Bite-sized CSS & HTML nuggets

box-shadow vs filter: drop-shadow

This post is the first topic I discussed in my jam session presentation at Fronteers 2012. It’s about the drop-shadow filter. You may have looked at it and thought “this is pretty much the same thing as a box-shadow” right? Well, not exactly. The big advantage of the drop-shadow filter is that it acknowledges the outline and transparency of an element.

Have you ever wanted a box-shadow that followed the shape of an element, including generated content, like a tooltip with an arrow? Or you wanted a box-shadow to take transparent parts of a .png into account? That’s exactly what filter: drop-shadow() does. It has the exact same syntax as the box-shadow property, except that inset drop-shadows and the spread value are not supported (yet?).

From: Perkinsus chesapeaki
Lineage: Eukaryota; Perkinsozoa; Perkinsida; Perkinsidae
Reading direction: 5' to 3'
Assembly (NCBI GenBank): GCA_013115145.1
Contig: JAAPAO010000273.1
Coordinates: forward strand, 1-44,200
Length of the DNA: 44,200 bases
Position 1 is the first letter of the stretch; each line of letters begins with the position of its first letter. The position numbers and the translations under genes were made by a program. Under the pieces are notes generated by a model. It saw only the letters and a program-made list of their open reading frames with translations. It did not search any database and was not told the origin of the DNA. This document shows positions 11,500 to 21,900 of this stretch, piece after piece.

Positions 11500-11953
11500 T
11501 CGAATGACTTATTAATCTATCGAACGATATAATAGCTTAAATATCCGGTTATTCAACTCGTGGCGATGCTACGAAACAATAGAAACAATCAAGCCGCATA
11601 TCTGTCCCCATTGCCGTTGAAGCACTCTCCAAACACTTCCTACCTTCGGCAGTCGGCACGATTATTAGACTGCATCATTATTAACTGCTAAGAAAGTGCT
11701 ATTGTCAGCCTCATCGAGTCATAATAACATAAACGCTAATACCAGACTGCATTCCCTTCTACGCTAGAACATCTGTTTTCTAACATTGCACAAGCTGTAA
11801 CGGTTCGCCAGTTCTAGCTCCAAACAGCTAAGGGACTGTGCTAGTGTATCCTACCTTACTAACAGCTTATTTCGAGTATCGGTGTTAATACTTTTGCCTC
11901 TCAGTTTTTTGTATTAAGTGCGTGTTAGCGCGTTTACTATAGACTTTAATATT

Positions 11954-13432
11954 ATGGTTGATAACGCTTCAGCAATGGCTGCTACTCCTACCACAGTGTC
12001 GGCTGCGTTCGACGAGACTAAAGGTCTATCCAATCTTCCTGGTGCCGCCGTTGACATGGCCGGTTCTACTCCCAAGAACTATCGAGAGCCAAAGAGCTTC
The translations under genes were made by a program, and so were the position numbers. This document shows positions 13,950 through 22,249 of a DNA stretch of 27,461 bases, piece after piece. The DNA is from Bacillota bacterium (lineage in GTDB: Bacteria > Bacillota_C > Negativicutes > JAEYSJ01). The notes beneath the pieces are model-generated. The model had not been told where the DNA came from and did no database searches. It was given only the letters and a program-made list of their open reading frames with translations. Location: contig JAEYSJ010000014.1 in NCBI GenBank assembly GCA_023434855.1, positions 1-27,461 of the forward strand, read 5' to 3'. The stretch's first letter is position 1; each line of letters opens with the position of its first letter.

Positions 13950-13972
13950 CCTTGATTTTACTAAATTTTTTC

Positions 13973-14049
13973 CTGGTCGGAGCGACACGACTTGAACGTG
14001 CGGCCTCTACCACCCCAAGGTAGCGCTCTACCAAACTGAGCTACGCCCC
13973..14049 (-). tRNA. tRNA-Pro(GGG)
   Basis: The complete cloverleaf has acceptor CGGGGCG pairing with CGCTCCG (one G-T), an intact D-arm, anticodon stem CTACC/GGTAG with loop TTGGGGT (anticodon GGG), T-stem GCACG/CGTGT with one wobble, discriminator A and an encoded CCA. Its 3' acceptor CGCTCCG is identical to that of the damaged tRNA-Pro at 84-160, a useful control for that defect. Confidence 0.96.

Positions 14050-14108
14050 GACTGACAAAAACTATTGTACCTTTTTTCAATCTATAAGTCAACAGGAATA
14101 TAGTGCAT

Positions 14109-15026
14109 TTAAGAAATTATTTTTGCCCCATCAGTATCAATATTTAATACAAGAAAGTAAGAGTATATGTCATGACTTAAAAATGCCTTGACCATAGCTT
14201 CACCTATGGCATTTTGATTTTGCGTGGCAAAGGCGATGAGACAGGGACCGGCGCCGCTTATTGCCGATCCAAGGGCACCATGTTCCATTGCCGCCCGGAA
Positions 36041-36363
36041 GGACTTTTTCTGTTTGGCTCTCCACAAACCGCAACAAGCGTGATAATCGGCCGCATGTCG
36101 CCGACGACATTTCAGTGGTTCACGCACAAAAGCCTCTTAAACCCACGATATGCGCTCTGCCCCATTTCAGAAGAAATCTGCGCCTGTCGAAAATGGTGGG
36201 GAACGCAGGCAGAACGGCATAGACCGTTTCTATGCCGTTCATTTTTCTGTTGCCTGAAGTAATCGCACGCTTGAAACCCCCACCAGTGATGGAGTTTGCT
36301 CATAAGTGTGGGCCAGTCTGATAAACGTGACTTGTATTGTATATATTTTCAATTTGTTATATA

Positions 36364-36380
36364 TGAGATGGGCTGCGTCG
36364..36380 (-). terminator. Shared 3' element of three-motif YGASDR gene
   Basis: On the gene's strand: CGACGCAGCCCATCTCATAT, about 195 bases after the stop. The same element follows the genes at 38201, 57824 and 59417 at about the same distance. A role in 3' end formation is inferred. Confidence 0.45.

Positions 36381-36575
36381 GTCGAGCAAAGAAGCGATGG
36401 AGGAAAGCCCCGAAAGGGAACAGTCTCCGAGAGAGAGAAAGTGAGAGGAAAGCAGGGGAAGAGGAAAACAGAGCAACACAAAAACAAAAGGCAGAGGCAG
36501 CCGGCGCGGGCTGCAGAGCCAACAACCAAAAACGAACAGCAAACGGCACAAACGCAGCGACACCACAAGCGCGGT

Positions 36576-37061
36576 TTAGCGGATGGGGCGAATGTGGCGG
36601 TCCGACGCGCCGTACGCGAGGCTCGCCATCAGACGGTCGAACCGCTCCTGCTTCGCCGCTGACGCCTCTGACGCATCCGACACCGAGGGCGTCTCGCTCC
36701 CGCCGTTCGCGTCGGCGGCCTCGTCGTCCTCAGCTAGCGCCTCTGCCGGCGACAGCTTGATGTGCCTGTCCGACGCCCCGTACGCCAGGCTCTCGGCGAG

Yes, it’s an experimental property, and yes, it’s only supported in some WebKit browsers now. But according to caniuse.com there’s already 32.51% of web users with support. And since it’s usually a decoration type of enhancement you can start using this today. Or even use a regular box-shadow on browsers that don’t support filters yet. Keep an eye on browser performance though, as things tend to get laggy pretty quickly with these experimental filters. Here’s a final example with a transparent PNG: